To this day I'm not sure if it's something that is common at Spanish schools, was common then or if I just happened to luck out. One thing I do know though, it was ideal for someone who didn't relish the idea of more hand gesturing but did want to make friends. 
 
As time went on my Spanish improved and I was more than happy to go over to friends' houses for dinner and chat with them and their families over the dinner tables.
 
By the end of my year in Spain - after a shaky beginning and many tears of frustration - I was fluent.
 
But living in Spain wasn't just about the ups and downs of learning a new language, everything about it was a great adventure. 
 
I fell in love with the fun of shelling a prawn before eating it - and to this day I don't think a meal is quite as much fun if there isn't a bit of work involved even once it's on the plate - going to the beach and swimming all day, the sunshine - and just a few days of terrible storms - and the people. 
 
I went back to school in the UK when I was nearly 11, around the time most British children start learning a foreign language - at my school it was French.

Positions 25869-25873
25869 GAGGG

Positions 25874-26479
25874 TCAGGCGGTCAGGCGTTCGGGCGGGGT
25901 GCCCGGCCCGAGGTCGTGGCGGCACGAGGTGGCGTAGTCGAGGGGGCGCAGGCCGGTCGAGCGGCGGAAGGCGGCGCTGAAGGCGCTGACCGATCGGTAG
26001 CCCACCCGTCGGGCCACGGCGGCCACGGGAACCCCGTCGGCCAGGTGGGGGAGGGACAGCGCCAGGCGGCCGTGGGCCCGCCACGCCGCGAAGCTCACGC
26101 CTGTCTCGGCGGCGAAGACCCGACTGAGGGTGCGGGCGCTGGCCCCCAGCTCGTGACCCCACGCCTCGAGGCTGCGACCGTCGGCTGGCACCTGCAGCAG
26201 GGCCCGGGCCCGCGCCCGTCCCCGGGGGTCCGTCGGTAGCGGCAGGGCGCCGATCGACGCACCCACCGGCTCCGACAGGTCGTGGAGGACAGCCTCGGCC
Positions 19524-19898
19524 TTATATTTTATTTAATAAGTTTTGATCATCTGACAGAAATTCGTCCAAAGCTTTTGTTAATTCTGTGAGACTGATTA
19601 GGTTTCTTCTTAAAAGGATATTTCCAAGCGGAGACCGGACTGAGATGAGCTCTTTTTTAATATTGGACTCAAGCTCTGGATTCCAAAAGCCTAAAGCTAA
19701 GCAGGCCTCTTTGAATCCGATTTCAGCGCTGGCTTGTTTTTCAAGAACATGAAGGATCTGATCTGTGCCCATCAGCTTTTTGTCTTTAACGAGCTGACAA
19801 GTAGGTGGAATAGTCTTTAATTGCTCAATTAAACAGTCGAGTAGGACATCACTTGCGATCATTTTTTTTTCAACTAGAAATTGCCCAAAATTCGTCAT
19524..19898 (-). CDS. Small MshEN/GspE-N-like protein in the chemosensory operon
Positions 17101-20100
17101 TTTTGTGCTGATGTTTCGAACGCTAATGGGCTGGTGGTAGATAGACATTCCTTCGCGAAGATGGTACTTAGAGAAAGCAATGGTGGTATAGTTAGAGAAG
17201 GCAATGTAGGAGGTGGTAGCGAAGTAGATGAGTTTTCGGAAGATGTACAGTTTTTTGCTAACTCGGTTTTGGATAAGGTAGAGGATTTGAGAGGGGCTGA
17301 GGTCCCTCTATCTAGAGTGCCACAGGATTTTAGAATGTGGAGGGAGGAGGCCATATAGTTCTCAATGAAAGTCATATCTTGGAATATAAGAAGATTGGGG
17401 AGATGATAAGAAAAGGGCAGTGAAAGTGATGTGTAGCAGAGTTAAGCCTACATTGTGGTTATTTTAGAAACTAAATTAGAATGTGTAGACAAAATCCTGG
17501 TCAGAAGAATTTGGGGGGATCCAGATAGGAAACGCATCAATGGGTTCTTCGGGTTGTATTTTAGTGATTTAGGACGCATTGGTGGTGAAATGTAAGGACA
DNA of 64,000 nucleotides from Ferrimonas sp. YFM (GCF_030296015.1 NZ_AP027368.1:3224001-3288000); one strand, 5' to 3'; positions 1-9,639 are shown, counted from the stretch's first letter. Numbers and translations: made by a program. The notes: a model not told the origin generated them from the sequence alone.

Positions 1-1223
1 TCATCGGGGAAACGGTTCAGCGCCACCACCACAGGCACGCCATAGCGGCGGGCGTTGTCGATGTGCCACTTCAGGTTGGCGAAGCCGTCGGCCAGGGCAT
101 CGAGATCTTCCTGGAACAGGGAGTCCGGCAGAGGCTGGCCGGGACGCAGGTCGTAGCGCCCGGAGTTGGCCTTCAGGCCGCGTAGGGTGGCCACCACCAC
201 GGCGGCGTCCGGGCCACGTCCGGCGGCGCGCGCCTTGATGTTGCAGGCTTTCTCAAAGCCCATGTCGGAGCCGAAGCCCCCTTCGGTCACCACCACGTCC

It was then that I discovered another advantage of learning a foreign language before most of my peers - not only did I find French classes easier than most of my classmates because of being able to speak a relatively similar language but because of my experience learning Spanish I wasn't afraid of sounding strange and instead could focus on discovering another language and culture.
 
This led to a degree in French, a year abroad in Paris, and yet another British person falling in love with France and moving there. 
 
In Paris, 2018
 
If I hadn't lived in Spain I might well have stayed in the UK not having the courage or opportunity to live abroad without already knowing it could be done. 
 
 
I don't think living abroad necessarily means leading a more fulfilled life but that year in Spain expanded my horizons in ways that I will always be grateful for - and not only because of the lasting love of fresh seafood it gave me.